Wendy continues to ask me what I’ve been up to lately. Here’s part of my answer:
A new-to-me friend stopped by the other day. She is familiar with fiber arts, so I introduced her to our studio. She saw the weaving project that my husband was working on, and her jaw dropped as she exclaimed, “You mean, you weave one thread at a time?” I responded, “Yes, and we put yarn on the looms one thread at a time.”
Here is what my loom looks like today. We are around 1/4 of the way done “threading” my loom, for a jacket, putting one thread at a time through the reed that spaces the threads evenly, and the heddles that raise and lower the threads to make the weaving patterns.
A couple of days ago, my (grownup) son saw one of my handwoven towels with new eyes. He asked me if I had ever considered selling them at craft fairs. I had. I cringed from a flash of memory of summers as a teenager selling my work in hot, open areas, and people walking around with dripping ice cream cones, and greasy fingers from hot dogs… but they had to touch my fabrics and baskets to fully appreciate them.
I told him that I had a hard time imagining someone paying the market price for one — $50 — when you can buy some at the Dollar Store. He agreed and responded, “How much does one cost you to make?” I calculated around $2 because I use mill ends (leftovers from huge fabric mills). He said, “Well, then, you can sell them for $12 or $15!” I said that each one takes around a full day of work to make. He slumped with understanding.
You can understand now why I don’t sell them and only give them as gifts.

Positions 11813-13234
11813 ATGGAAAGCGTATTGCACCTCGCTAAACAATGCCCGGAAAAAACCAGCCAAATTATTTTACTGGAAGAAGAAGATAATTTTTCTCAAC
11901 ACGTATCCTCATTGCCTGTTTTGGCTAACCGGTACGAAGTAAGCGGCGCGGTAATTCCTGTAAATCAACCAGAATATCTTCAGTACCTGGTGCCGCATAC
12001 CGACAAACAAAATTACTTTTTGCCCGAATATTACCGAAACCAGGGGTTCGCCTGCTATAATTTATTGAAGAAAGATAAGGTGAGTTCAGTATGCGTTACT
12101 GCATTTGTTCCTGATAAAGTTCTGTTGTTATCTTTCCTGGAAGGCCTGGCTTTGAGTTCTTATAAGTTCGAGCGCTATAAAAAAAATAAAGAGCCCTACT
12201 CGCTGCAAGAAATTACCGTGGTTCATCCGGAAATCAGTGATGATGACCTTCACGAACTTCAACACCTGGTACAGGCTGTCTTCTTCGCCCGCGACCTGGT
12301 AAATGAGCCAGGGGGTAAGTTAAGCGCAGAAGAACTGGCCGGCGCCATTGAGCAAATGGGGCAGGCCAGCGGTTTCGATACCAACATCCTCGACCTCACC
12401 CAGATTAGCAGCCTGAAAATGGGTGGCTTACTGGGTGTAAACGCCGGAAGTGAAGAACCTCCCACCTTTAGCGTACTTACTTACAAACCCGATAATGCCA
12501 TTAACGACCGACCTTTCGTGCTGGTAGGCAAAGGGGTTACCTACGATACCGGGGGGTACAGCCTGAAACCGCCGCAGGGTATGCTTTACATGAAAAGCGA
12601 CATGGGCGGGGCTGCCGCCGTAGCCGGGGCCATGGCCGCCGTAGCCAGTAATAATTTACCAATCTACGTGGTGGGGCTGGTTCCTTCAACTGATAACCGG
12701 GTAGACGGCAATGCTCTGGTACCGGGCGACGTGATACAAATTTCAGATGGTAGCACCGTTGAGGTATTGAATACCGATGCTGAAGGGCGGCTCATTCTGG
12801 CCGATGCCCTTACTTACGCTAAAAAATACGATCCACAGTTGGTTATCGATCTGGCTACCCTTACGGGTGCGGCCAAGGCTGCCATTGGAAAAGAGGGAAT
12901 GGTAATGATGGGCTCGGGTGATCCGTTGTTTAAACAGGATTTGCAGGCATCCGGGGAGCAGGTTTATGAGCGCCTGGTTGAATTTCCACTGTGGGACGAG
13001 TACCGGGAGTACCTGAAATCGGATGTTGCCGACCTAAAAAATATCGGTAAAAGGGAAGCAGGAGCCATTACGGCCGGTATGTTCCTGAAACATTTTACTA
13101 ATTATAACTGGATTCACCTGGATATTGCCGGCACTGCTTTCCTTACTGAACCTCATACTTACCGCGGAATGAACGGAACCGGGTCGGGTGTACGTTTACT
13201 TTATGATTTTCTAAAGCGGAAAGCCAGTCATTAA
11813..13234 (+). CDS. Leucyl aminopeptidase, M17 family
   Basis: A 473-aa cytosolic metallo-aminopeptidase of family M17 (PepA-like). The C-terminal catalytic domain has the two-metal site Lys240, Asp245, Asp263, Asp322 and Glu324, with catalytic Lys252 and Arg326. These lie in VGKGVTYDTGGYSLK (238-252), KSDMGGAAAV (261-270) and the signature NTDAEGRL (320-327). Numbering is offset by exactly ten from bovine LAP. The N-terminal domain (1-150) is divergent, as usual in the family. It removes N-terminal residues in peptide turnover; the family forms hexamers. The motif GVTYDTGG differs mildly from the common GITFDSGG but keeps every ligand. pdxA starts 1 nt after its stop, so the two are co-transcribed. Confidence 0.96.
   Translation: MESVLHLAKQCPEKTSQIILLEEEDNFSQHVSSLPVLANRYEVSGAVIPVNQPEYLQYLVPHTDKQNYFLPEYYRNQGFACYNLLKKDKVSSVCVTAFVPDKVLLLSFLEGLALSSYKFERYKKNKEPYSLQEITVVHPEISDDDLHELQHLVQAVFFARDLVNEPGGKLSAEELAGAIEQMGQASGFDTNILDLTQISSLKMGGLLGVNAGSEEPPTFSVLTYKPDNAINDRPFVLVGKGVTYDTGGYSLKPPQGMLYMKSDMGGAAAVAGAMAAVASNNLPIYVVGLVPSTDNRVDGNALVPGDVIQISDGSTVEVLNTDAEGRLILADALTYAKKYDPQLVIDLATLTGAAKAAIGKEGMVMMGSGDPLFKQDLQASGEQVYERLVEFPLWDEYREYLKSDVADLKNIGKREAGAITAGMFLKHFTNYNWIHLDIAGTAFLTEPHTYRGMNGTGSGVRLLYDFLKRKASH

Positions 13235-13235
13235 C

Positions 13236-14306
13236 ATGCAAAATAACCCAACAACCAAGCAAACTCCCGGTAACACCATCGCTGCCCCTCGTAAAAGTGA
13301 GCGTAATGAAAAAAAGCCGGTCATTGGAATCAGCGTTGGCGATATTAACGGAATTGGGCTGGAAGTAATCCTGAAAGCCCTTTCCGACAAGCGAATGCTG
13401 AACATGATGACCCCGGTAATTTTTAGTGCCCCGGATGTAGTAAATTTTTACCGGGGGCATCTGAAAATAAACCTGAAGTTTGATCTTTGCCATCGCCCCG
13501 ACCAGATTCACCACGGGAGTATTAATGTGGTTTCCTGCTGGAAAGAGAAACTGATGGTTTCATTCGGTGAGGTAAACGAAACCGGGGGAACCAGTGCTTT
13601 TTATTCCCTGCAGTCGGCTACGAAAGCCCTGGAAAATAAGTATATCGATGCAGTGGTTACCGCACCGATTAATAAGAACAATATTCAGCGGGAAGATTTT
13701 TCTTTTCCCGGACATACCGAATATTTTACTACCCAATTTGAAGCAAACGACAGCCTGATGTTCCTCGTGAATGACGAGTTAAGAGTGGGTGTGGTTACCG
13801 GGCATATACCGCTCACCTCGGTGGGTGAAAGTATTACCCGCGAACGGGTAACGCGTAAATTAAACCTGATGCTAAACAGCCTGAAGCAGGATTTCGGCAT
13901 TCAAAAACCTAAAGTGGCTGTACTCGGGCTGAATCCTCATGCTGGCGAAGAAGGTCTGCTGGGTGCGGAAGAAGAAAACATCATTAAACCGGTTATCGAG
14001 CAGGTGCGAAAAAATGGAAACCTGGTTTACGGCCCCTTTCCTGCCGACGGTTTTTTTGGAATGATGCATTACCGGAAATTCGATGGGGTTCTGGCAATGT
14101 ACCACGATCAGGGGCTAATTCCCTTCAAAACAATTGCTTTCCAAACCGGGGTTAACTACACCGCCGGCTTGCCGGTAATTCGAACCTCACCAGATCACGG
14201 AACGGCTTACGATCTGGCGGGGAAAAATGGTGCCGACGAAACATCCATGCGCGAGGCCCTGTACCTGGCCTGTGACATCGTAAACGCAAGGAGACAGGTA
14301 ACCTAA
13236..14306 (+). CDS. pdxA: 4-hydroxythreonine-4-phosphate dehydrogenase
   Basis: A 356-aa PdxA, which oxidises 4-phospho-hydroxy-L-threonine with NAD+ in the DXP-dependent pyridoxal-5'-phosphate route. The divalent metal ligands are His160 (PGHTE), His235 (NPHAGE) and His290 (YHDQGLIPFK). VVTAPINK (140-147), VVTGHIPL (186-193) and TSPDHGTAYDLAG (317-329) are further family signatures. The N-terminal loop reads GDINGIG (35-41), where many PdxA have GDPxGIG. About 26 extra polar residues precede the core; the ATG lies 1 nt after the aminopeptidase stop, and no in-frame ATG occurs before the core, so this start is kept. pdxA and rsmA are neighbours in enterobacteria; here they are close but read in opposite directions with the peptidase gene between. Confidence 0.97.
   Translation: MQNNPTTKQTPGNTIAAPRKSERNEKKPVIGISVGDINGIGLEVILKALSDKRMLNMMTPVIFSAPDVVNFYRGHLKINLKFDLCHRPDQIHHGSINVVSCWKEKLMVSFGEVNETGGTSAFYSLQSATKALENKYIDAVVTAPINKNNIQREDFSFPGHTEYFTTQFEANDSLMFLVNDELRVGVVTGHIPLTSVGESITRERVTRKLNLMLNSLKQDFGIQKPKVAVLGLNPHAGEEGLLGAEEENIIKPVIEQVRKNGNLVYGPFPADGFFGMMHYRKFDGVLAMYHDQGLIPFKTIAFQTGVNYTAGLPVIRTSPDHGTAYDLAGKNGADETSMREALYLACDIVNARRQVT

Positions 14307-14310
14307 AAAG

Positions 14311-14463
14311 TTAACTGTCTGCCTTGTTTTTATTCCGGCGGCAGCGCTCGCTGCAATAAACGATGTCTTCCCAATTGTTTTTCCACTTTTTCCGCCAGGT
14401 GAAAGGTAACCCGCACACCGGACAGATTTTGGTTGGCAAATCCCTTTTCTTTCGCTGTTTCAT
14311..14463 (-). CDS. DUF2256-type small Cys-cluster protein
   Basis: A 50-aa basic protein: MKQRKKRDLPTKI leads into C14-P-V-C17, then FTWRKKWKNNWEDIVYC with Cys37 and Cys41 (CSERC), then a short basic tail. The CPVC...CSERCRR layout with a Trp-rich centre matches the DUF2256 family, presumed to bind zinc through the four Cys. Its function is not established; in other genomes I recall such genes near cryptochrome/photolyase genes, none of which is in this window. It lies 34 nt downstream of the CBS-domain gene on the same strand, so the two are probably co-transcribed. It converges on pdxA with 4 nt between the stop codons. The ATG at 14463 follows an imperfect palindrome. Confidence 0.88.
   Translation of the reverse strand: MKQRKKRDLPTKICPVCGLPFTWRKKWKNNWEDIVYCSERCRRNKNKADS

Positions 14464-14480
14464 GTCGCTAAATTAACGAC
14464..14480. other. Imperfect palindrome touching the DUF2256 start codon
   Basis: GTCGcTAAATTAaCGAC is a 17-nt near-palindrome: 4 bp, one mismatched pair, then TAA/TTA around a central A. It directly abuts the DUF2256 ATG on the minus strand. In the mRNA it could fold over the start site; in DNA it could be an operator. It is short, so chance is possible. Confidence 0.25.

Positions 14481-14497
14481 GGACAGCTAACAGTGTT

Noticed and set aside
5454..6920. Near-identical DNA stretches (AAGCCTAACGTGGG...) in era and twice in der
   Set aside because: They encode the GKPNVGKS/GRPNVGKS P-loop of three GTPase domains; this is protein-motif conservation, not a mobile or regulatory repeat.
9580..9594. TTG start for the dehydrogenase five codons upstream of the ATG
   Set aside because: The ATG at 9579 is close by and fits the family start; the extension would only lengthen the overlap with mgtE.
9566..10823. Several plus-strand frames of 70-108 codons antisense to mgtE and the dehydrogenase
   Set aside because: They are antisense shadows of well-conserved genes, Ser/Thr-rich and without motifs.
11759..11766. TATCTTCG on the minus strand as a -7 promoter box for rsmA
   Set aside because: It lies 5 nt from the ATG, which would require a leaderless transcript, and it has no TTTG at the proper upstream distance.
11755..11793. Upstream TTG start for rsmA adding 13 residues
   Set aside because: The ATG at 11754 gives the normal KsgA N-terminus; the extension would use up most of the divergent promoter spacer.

Theresa blogged about one of the towels that I made. After you read it, you can understand why I enjoy giving them as gifts.
When Chuck and I caught the ceramics bug and set up our studio last summer, we started out with reckless abandon. We spent the evenings and weekends making anything and everything that we wanted to try and, in a matter of weeks, we started to find ourselves buried in beautiful pieces with nowhere to go with them all.
Being a kitchen designer by trade, I can’t stand disarray. A good design deserves to be seen and used without being cluttered. The same goes for a harmonious color palette. Although we created some beautiful pieces, they weren’t always what complimented the decor of our home…or our friends’ homes…or our family’s homes…or our neighbors’ homes…
It became very apparent very quickly that if we wanted to keep making ceramics, we needed to start selling ceramics. Before long, we were learning how to sell on Etsy.
That is where we met Grace.
One day Grace solicited us to make her some winter…
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